single-handedly welcoming the strengthening sun a sad work desk — Ernesto P. Santiago * ducks during lunch hour so close to breaking even — Mark Gilbert * twenty March — this morning’s lesson is Earth's axis tilt — Angiola Inglese * spring solstice the Easter bunny hard at work — Rachel Sutcliffe * vernal un-equinox the pay greater than my beginner’s skills — Valentina Ranaldi-Adams * spring equinox snow finally gone from the boss’s heart — Paul Geiger * carpe diem — I surrender to spring today — Anna Maria Domburg-Sancristoforo * the night leaves me in awe . . . Dama de noche — Willie Bongcaron * spring equinox Miss March in tall clover — Michael Henry Lee * where daylight lengthens evening retreats spring too between us — Ron Scully * with longer days the work day feels shorter creeping buttercups — Devin Harrison * Digital download Light and darkness on one document — Benedetta Cardone * equinox moon the roll call of ancestors in the oracle’s song — Sonam Chhoki * March equinox on the coffee break red ants — Martin Gottlieb Cohen * spring equinox better half brings home scent of jasmine — Srinivasa Rao Sambangi * equinox sun i linger with the bees by a blackthorn hedge — Polona Oblak * post-verbal dispute the room in equal halves — Anthony Rabang * spring equinox she marks her holiday in red — Andy McLellan * spring sunshine behind bars zoo animals — Olivier Schopfer * on the desk begin to bloom some daisies — Eufemia Griffo * school garden . . . children with teacher portray Spring — Elisa Allo * equinox — a revolution around the sun — Angela Giordano * office astrologer checking the charts March equinox — Christina Sng * march equinox — for working days and nights equal salary — Goran Gatalica * march equinox I take a cardigan just in case . . . — Madhuri Pillai * aequa nox — silently daisies bloom in the janitress’ hair — Maria Laura Valente * Shunbun no hi clearing weeds from my cousin’s grave — Lucia Fontana * night recedes into the spring a minimal promotion — Timothy J. Dickey * the new sun — the snowman’s nose falls — Antonio Mangiameli * vernal equinox orchids blooming on my screensaver — Debbi Antebi * early sunlight reclaiming the lost hour i skip the monday meeting — Jennifer Hambrick * we leave the intern with the new fax machine March equinox — Lee Nash * the boss prefers to keep us in the dark march equinox — Michael Stinson * red rose on her desk secret admirer revealed March Equinox — Karen Harvey * swallows in the sky — again in the office air conditioner their nest Rondini in cielo — nel condizionatore di nuovo i nidi — Lucia Cardillo *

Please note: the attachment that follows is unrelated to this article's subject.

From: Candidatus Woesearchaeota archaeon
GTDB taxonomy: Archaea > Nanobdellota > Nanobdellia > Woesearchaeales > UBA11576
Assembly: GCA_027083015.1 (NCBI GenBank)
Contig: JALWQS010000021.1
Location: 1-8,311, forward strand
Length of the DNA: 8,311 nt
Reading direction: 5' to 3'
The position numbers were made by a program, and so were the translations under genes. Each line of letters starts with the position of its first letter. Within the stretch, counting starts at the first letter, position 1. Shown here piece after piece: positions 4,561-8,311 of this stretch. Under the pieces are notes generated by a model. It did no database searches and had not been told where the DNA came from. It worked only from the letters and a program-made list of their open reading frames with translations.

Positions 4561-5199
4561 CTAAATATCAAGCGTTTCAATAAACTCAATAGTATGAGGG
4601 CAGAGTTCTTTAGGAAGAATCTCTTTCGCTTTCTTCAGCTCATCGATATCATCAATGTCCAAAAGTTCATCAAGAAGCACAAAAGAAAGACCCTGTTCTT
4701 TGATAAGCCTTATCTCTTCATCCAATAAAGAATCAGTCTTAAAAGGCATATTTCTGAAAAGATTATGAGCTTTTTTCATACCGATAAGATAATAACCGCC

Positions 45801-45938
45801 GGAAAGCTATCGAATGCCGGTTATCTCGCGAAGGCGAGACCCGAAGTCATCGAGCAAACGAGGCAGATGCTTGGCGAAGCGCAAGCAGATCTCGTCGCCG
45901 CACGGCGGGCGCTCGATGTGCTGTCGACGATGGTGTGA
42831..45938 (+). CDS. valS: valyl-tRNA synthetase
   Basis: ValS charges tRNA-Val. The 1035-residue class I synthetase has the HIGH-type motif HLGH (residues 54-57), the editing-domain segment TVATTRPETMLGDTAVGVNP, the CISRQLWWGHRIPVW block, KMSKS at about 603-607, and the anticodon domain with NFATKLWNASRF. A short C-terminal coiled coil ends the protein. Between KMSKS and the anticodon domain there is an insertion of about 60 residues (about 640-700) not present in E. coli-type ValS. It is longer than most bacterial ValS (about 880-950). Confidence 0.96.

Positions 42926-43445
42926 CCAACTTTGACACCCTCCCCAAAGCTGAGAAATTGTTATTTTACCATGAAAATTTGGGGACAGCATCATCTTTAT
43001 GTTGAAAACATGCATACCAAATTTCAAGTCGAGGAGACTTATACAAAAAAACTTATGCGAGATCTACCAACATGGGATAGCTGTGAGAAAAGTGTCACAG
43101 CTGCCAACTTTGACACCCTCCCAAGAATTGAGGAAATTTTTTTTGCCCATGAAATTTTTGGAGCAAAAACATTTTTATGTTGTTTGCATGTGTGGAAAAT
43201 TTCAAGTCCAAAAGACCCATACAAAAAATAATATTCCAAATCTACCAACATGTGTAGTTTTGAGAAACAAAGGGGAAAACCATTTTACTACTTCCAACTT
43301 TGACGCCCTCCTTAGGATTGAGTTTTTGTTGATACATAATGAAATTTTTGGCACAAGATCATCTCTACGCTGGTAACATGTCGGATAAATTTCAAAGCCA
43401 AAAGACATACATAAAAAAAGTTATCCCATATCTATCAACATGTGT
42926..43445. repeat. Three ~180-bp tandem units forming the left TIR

Next Week’s Theme: The Boss’s Spouse
Send your poem using “workplace haiku” as the subject by Sunday midnight to our Contact Form. Good luck!
From October 2014 through April 2016 Haiku Foundation president Jim Kacian offered a column on haiku for the London Financial Times centered on the theme of work. Each week we share these columns with the haiku community at large, along with an invitation to join in the fun. Submit a poem by Sunday midnight on the theme of the week, from the classical Japanese tradition, or contemporary practice, or perhaps one of your own, which you might even write for the occasion. The best of these will be appended to the column. First published 15 March 2015.